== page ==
The third study in this dissertation focuses on a multitask environment in which organizations provide employees with slack resources. The current literature identifies slack resources as either beneficial or dysfunctional. Combining both views, it is studied whether and how the implementation of capacity reporting influences employees’ decisions to consume slack resources opportunistically or to exert effort on alternative tasks that are beneficial for the organization (i.e., extra-role behavior). The results of this real-effort lab experiment show that an endogenous implementation (i.e., by superior) of capacity reporting decreases subordinates’ perceived trust and increases subordinates’ motivation. Subsequently, lower perceived trust results in less extra-role effort and more opportunism while higher motivation results in more extra-role effort and less opportunism. Overall, an endogenous implementation of capacity reporting results in less opportunistic consumption of slack resources and, as such, in higher levels of extra-role effort and performance. In contrast, an exogenous implementation (i.e., randomly assigned by computer) of capacity reporting does not impact extra-role effort, performance, perceived trust, and motivation. Overall, this study shows that the implementation of capacity reporting may have effort-directing effects in addition to the important consequences for decision facilitation, which are often the purpose of implementing this costing system design feature.},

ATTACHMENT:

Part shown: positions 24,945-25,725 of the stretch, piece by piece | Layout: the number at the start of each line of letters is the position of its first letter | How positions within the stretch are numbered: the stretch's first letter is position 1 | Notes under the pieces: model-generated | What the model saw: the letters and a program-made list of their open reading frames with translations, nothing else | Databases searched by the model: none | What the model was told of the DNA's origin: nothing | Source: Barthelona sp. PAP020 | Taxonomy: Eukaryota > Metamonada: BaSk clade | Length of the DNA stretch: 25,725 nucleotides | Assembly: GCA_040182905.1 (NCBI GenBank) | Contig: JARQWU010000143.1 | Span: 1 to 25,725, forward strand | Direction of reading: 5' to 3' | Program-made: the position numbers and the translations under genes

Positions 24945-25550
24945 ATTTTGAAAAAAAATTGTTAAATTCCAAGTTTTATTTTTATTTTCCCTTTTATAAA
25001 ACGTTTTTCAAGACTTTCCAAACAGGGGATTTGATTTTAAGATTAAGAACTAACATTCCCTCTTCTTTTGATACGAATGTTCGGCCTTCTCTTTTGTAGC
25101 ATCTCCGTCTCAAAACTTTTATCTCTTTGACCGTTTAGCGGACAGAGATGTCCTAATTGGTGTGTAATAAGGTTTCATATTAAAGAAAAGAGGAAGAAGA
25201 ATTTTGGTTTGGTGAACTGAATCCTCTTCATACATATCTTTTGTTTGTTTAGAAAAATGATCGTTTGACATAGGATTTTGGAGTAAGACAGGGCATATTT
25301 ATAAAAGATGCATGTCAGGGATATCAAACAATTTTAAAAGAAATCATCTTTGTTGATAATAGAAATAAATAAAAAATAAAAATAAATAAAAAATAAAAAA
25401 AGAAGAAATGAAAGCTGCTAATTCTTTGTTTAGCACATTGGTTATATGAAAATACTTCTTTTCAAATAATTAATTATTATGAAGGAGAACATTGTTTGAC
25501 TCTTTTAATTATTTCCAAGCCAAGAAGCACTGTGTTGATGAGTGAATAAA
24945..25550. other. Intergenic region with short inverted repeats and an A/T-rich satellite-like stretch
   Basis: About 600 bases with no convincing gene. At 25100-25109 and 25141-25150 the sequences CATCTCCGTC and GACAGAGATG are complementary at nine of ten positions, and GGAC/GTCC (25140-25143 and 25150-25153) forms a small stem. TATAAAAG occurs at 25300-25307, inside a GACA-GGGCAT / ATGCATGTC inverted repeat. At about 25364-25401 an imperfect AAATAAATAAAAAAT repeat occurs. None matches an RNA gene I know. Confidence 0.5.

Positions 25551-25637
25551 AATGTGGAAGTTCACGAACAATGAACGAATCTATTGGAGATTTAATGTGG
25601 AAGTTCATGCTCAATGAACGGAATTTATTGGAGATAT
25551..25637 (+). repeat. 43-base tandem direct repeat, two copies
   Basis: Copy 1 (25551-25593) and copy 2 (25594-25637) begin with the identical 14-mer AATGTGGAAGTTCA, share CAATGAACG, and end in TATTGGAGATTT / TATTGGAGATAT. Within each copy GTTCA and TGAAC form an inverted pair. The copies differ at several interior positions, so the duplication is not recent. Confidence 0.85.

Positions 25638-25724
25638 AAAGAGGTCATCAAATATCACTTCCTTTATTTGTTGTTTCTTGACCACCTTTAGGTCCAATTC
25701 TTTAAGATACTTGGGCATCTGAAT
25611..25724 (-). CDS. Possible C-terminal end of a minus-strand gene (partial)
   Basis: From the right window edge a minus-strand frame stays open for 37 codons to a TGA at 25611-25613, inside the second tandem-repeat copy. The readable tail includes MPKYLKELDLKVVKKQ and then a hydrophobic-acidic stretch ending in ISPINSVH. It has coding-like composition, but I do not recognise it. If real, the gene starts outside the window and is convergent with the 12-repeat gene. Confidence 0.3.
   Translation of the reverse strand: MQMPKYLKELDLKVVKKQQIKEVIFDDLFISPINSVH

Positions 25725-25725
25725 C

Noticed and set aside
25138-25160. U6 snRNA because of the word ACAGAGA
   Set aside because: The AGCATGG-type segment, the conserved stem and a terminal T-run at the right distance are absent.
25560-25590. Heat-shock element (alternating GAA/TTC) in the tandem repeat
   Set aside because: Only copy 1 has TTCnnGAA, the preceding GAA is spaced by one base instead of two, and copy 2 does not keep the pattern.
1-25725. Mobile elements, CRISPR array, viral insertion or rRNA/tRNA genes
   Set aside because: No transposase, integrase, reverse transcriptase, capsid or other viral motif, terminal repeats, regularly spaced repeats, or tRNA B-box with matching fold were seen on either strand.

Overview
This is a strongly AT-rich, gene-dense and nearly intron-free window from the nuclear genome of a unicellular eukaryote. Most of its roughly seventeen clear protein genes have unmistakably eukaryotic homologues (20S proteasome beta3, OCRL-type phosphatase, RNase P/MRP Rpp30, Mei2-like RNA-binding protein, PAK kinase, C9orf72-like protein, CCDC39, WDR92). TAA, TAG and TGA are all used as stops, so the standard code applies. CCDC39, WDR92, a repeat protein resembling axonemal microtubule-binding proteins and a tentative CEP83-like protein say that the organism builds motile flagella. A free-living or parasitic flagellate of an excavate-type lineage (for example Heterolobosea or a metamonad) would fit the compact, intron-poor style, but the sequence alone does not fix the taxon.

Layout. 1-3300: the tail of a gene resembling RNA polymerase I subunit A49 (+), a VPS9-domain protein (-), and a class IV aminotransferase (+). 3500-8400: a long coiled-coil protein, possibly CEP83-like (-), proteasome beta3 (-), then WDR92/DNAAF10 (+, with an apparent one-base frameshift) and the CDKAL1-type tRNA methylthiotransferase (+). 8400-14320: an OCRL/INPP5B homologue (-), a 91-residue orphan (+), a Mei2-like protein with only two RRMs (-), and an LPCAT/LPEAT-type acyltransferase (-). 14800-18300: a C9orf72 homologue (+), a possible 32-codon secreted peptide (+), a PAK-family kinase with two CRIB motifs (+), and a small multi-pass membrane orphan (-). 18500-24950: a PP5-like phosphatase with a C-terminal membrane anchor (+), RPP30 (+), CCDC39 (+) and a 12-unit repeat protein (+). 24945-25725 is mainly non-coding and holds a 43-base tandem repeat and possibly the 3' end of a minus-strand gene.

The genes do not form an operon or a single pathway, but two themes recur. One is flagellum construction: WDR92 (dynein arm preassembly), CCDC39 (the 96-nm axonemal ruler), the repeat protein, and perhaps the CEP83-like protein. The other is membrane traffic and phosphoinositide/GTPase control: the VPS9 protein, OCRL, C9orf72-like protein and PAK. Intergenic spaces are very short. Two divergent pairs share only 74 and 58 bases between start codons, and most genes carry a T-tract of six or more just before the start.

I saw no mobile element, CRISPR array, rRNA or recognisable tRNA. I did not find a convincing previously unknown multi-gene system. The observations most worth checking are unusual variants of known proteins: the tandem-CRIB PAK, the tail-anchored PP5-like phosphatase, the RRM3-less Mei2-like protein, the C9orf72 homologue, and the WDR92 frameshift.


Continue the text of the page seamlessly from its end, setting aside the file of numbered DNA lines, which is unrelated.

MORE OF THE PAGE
author       = {Maussen, Sophie},
  language     = {eng},
  pages        = {XX, 138},
  publisher    = {Universiteit Gent. Faculteit Economie en Bedrijfskunde},
  school       = {Ghent University},
  title        = {Essays on cognitive and behavioral effects of costing system design},
  year         = {2020},
}